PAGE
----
LONDON — Britain's defense minister Liam Fox quit his post Friday after days of allegations about the influence-peddling of a close personal friend who joined key visits overseas and posed as an unofficial aide.
Fox acknowledged he had blurred the lines of his professional and private lives in allowing Adam Werritty, who had previously worked as a defense lobbyist, to organize meetings and join him during 18 trips overseas.
A government inquiry into the case will continue to investigate whether Werritty used his access and friendship with Fox for personal gain, or on behalf of others seeking to win favor or contracts with Britain.
Prime Minister David Cameron named Philip Hammond, who had been Transport Secretary, as Fox's replacement – asking him to take on the task of implementing severe defense cuts under a national austerity program and to negotiate the exit from the violent conflict in Afghanistan by the end of 2014.
Fox wrote that he was leaving his role "with great sadness" in a resignation letter, but appeared to have little alternative after more than a week of scrutiny of his personal ties to Werritty.
"I mistakenly allowed the distinction between my personal interest and my government activities to become blurred," Fox told Prime Minister David Cameron in the letter.
Though he had no official or paid role with Britain's government, Werritty – who was Fox's best man at his 2005 wedding and previously lived at Fox's apartment – met with the minister at least 40 times since he took office, and had distributed business cards claiming to act as his aide.
Fox became the first Conservative Party lawmaker to resign from Britain's Cabinet since the country's coalition government was formed following an inconclusive election in May 2010.
However, Cameron's inner circle are also awaiting the outcome of an investigation into another Cabinet heavyweight – with prosecutors reviewing allegations that Energy and Climate Change Secretary Chris Huhne attempted to dodge a speeding ticket to avoid a driving ban, a case that could further disrupt Britain's government.
Cameron had initially said he would await the outcome of a government report into Fox's friendship with Werritty before deciding on the minister's fate – seeking to appear fair to a one-time challenger for the leadership of their Conservative Party.
Fox had pushed through work on an 8 percent cut to the defense ministry's annual 37 billion pound ($59 billion) defense budget, deciding that 17,000 troops, a fleet of jets and an aging aircraft carrier would all be lost.
He had ensured Britain's armed forces would be "fully equipped to meet the challenges of the modern era," Cameron said, in a letter to Fox.
"On Libya, you played a key role in the campaign to stop people being massacred by the Gadhafi regime and instead win their freedom," Cameron wrote.
Werritty, in his early 30s, has been interviewed by the government inquiry, but is yet to offer any public comment about his role or how he funded his hectic travel schedule following Fox across the globe.
Details released by Britain's defense ministry show Werritty joined Fox on visits to destinations including Washington, Bahrain, Hong Kong, Sri Lanka, Israel and on frequent travel to Dubai.
Werritty was present at a steakhouse dinner in Tampa, Florida, with Fox and Lt. Gen. John R. Allen – now the top U.S. commander in Afghanistan – and also joined family holidays with Fox in Spain and Switzerland.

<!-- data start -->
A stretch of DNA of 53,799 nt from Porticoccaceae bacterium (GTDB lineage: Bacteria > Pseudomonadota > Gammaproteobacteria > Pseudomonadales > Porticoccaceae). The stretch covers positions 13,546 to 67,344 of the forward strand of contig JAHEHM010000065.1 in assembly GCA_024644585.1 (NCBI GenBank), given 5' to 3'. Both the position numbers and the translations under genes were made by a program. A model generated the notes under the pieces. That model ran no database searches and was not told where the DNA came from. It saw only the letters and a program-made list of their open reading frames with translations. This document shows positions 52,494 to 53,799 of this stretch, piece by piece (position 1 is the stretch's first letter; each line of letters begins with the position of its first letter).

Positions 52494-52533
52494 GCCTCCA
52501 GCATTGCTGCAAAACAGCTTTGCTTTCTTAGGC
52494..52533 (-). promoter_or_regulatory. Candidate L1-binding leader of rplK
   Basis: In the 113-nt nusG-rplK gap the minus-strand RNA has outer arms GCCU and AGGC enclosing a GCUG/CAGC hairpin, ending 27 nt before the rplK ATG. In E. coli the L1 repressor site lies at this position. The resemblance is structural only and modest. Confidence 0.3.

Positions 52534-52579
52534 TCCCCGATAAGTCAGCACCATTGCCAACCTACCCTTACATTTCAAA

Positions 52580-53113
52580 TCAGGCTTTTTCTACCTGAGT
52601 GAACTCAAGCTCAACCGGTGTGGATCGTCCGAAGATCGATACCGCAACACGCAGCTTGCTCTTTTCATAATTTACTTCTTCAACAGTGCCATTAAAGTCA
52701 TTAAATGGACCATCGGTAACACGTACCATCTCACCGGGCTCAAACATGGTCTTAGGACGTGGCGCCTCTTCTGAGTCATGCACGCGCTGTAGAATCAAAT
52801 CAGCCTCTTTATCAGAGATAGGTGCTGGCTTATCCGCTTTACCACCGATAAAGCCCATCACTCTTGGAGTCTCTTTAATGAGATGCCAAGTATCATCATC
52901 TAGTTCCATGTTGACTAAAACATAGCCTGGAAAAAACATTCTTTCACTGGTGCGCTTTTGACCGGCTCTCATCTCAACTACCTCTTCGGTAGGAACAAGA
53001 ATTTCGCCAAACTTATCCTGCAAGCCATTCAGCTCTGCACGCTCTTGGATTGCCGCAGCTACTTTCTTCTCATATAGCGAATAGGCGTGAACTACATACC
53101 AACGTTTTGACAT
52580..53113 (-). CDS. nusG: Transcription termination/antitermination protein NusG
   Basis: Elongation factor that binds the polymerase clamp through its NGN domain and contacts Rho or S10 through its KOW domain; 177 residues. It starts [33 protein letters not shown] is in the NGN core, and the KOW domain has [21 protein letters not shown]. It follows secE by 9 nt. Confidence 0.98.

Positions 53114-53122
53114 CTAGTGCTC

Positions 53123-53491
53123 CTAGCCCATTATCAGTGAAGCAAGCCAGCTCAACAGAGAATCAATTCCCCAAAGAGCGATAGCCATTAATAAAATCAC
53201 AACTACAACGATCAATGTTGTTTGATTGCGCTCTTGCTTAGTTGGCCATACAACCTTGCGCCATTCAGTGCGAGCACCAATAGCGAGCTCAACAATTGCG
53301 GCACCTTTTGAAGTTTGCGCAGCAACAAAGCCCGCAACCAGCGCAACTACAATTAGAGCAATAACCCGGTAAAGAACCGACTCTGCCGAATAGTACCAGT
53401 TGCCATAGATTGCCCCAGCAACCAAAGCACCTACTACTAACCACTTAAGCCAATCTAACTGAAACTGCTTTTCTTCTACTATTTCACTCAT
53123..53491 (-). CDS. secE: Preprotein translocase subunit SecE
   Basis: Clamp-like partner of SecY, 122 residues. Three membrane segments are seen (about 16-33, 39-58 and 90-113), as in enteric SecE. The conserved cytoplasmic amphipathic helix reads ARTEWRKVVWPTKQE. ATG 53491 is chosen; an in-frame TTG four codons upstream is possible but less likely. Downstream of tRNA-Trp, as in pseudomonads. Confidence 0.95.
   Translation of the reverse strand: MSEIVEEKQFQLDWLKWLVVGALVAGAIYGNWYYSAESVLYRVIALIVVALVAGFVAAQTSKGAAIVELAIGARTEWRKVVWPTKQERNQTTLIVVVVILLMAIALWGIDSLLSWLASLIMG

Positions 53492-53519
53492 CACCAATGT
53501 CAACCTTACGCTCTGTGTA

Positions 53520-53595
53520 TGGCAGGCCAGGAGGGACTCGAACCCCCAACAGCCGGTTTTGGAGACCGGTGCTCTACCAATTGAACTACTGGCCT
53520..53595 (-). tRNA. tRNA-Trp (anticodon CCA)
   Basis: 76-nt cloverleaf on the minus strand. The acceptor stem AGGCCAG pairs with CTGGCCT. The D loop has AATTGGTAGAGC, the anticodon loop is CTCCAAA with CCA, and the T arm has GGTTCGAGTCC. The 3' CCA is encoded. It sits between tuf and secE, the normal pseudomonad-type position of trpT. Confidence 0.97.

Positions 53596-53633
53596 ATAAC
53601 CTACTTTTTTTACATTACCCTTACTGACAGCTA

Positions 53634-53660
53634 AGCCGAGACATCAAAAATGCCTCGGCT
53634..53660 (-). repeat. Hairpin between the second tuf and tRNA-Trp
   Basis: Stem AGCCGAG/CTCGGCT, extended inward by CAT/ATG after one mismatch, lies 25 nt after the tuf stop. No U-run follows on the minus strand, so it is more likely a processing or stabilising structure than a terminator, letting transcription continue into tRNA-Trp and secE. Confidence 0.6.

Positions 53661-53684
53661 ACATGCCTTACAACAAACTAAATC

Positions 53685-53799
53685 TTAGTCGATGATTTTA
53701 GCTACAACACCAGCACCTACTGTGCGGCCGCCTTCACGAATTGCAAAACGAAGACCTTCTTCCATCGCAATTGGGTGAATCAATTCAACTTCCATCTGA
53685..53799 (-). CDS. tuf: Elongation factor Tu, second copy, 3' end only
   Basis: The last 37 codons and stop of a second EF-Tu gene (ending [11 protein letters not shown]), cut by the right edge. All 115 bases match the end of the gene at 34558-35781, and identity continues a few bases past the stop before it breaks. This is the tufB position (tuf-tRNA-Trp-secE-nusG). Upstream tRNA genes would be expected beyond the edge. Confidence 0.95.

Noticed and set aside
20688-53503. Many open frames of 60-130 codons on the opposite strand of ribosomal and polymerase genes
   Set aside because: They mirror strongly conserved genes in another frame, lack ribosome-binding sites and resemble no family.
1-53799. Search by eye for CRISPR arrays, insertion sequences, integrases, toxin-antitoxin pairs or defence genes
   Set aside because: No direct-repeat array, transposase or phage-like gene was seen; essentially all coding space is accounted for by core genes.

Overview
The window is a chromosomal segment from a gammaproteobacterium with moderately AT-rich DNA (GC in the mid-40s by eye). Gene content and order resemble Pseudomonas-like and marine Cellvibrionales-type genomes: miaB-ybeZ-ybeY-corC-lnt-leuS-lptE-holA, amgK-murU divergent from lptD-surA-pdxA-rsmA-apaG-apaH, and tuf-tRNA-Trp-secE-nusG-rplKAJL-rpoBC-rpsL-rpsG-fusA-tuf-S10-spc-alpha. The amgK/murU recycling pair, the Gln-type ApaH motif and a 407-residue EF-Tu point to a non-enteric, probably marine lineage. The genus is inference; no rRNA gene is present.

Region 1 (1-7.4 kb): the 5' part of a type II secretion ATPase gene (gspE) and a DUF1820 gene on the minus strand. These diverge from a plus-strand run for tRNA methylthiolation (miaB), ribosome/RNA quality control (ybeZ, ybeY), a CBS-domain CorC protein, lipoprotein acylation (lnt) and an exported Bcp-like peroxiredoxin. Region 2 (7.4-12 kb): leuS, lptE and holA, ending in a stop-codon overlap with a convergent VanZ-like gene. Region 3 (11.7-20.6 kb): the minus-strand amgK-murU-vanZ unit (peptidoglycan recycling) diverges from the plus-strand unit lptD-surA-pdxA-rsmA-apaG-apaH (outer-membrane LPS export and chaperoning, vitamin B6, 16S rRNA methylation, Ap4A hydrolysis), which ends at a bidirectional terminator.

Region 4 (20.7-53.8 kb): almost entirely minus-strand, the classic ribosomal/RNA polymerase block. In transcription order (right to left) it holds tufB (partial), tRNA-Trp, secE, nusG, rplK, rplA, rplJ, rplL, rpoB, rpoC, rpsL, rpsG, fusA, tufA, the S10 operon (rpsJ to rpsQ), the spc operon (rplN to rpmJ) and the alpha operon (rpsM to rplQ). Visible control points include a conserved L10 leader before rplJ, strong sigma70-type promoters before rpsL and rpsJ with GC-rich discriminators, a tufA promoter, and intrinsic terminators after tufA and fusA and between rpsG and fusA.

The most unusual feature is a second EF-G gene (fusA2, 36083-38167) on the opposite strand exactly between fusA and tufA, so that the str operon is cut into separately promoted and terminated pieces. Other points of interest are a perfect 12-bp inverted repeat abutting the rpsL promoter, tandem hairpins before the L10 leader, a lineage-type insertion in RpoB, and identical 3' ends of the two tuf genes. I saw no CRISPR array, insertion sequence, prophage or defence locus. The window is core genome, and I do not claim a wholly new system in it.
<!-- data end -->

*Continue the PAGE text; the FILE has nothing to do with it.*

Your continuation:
The furor also saw Fox's colleagues forced to discuss repeated insinuations that he is gay.
Though Fox married his long-term girlfriend Dr. Jesme Baird in 2005, opponents raised similar questions about his relationship with Werritty after the extent of their contacts was revealed.
The younger man had previously worked for Fox's Atlantic Bridge organization, a now-defunct charity which promoted his hawkish foreign policy views and sought to become a forum for neo-conservatives in London and Washington.
Fox, who contended for the Conservative Party leadership but came in third in a contest won by Cameron in 2005, was closely allied to Margaret Thatcher – who was patron of his charity. The ex-Prime Minister attended his 50th birthday party last month, even though she is now aged 86 and usually too weak to go out in public.
The departed defense minister was known in academic and policy circles as an Atlanticist who favored closer ties to the United States, was deeply skeptical about European allies and had alienated some parts of the party with his views.
Fox had clashed with other ministers over his links to Sri Lanka's government.
Main opposition Labour Party lawmaker Jim Murphy said that Fox's actions in allowing Werritty access to visits, and to arrange a meeting in Dubai with a potential supplier had breached rules governing the conduct of ministers.
"This issue has centered solely on his judgment and his conduct in one of the most serious jobs in the country," Murphy said.
Supporter Louise Mensch, a Conservative Party legislator, said Fox's exit was regrettable. "He was an outstanding Secretary of State for defense and a completely dedicated minister," she wrote on Twitter.
Analysts urged Hammond to quickly master his brief, with U.K. forces still in action in both Libya and Afghanistan.
"It's a morale issue, it's an uncertainty issue," said Guy Anderson, chief defense industry analyst at IHS Jane's. "At times of war, this can't be good."
Cameron's office said Hammond would be replaced at the transport ministry by Justine Greening, a rising 42-year-old legislator within Cameron's party who had been a junior minister in the Treasury. Greening will herself be replaced by another young female rising star, 29-year-old Chloe Smith, who takes over Greening's role as economic secretary.
Meera Selva and Cassandra Vinograd in London contributed to this report